I loved reading as a child, but I lacked exposure to books with relatable Black characters. The few books I came across with Black characters portrayed them in low-income environments where the storylines always revolved around crime, violence, sex, and dysfunction. Some of those stories were entertaining, but none of that was my life as a child. I also felt like there was a more diverse range of Black stories to tell. So I wrote They Were Chosen to tell a meaningful story with diverse and fully humanized characters.

Who needs to read this book?

Everyone above the age of eighteen who cares about building community will benefit from reading They Were Chosen. Whether or not they identify as a Black person or a minority, they’ll get a lot of laughs and a lot of gems from this story.

How did you go about writing a male and female main character?

Writing Jermaine was easy; writing Kendra was way more challenging and more of a learning experience. I leaned on my mentor Bathabile, and my female friends for feedback and suggestions. Bathabile inspired me to write scenes with female characters that would pass the Bechdel Test (in other words, scenes where at least two women interacted with one another and talked about something besides a man). Writing with that approach forced me to repeatedly confront and depart from my male gaze. I threw away all of my assumptions and became open to learning different nuances of women’s social lives about how women navigate the expectations that are placed on them.  

What will readers walk away with after finishing this book?

Readers will walk away with a nuanced perspective on Black life and what community can look like. While some readers will walk away asking themselves if they are doing enough to be impactful in a positive way, some readers will be inspired to redefine what their advocacy for others can look like.

What motivated your interest in mental health and wellness?

I’ve been interested in mental health since I was assigned my first social worker as a fifth grader at a New York City public school. I didn’t fully understand it at the time, but I knew that resources like therapy were crucial for my development and my peace of mind. Unfortunately, over the years, I didn’t always prioritize it.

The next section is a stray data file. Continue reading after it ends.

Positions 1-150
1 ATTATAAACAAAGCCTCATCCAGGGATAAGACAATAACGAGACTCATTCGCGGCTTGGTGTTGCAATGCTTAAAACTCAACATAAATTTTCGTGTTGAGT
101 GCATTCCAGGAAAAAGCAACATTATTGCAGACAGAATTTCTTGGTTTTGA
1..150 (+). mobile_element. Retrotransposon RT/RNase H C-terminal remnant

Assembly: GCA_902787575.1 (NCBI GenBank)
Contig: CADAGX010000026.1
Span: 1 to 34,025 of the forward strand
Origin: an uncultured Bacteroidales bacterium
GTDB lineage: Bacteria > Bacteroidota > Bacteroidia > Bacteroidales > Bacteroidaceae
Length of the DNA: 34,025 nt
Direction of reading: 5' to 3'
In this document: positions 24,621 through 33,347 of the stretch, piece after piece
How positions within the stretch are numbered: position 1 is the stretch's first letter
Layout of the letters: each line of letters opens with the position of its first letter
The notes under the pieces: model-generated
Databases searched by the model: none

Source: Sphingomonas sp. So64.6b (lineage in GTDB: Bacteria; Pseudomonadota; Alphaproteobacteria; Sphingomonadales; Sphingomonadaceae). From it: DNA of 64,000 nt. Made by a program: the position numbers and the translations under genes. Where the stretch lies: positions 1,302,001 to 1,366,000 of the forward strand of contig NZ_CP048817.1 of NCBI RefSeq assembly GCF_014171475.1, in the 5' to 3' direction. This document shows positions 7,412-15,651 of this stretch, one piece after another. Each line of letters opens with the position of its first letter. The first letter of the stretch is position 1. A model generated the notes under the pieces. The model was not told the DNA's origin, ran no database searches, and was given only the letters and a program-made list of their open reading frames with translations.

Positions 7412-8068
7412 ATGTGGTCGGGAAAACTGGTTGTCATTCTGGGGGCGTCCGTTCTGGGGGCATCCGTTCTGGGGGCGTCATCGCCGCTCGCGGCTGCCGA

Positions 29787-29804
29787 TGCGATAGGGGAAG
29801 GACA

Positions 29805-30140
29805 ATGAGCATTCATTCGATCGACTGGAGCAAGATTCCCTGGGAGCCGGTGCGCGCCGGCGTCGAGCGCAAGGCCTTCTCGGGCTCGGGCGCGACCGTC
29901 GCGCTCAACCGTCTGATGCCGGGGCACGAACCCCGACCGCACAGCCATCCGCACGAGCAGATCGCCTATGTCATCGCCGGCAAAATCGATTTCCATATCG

During my graduate school years, I balanced a full plate of courses, networking opportunities, jobs, book development, and personal stress that I didn’t manage properly. It all resulted in me developing six ulcers- something I didn’t think was possible for someone in their twenties. The doctors blamed it on poor dietary habits and major stress. After I got treated for the ulcers, I connected with a therapist and met with them for a year and a half. I added more fruits & leafy greens to my diet. When I was able to afford it, I scheduled massages on a monthly basis. Knowing the pain of those ulcers firsthand motivated me to incorporate wellness in nearly every aspect of my life.

What has your primary life focus been since you finished writing

this book?

At this point in my life I’m focused on a few things. First and foremost, I want to draw closer to God than I’ve ever been. I want to deepen my faith in Him, align my lifestyle with Him a lot more, and befriend more Christians who are working to get closer to Him. Second, as I approach the middle of my career in social impact, I want to convert my unique gifts into professional assets that create value. I’m not just a great writer. I can simplify complex concepts and manage teams. I know how to foster and maintain relationships with diverse stakeholders. I’m a great public speaker and I can facilitate difficult conversations. I’m also becoming more focused on the power of impact investing and creating opportunities for entrepreneurs with innovative solutions to social problems. As I continue to grow in my career, I’m focused on positioning myself as a social impact leader who uses his skills and connections to create access and opportunities for impact.

About The Author

Shola Alani Gbemi is a Queens, New York native of Nigerian descent. His articles on popular culture have been featured in Blavity and 21Ninety. He has also been featured on Pix11 and CBS for partnering with small businesses and nonprofit organizations to activate public spaces in New York City neighborhoods of color. His debut novel, They Were Chosen, began as a screenplay he imagined while studying at SUNY Binghamton. When Shola’s not writing, he’s using his platform, Vision Speaks, to promote purpose driven living.

Contact The Author


Vision Speaks NYC:

Personal Instagram:



Vision Speaks NYC: [email protected]

Publicist (Angela Bell): [email protected]